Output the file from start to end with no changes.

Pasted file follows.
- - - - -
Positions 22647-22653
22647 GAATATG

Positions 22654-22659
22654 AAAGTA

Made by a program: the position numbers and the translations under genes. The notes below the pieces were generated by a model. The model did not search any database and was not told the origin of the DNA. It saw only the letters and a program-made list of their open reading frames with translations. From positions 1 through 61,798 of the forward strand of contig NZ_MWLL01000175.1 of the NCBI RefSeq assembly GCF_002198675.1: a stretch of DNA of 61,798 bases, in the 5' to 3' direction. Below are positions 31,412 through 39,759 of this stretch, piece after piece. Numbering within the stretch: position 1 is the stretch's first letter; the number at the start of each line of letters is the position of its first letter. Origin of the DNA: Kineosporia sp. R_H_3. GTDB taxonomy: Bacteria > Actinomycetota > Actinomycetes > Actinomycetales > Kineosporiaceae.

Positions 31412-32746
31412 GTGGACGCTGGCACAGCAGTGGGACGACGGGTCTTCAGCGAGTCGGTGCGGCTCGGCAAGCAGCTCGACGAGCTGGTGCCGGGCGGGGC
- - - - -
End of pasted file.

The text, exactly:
Positions 22647-22653
22647 GAATATG

Positions 22654-22659
22654 AAAGTA

Made by a program: the position numbers and the translations under genes. The notes below the pieces were generated by a model. The model did not search any database and was not told the origin of the DNA. It saw only the letters and a program-made list of their open reading frames with translations. From positions 1 through 61,798 of the forward strand of contig NZ_MWLL01000175.1 of the NCBI RefSeq assembly GCF_002198675.1: a stretch of DNA of 61,798 bases, in the 5' to 3' direction. Below are positions 31,412 through 39,759 of this stretch, piece after piece. Numbering within the stretch: position 1 is the stretch's first letter; the number at the start of each line of letters is the position of its first letter. Origin of the DNA: Kineosporia sp. R_H_3. GTDB taxonomy: Bacteria > Actinomycetota > Actinomycetes > Actinomycetales > Kineosporiaceae.

Positions 31412-32746
31412 GTGGACGCTGGCACAGCAGTGGGACGACGGGTCTTCAGCGAGTCGGTGCGGCTCGGCAAGCAGCTCGACGAGCTGGTGCCGGGCGGGGC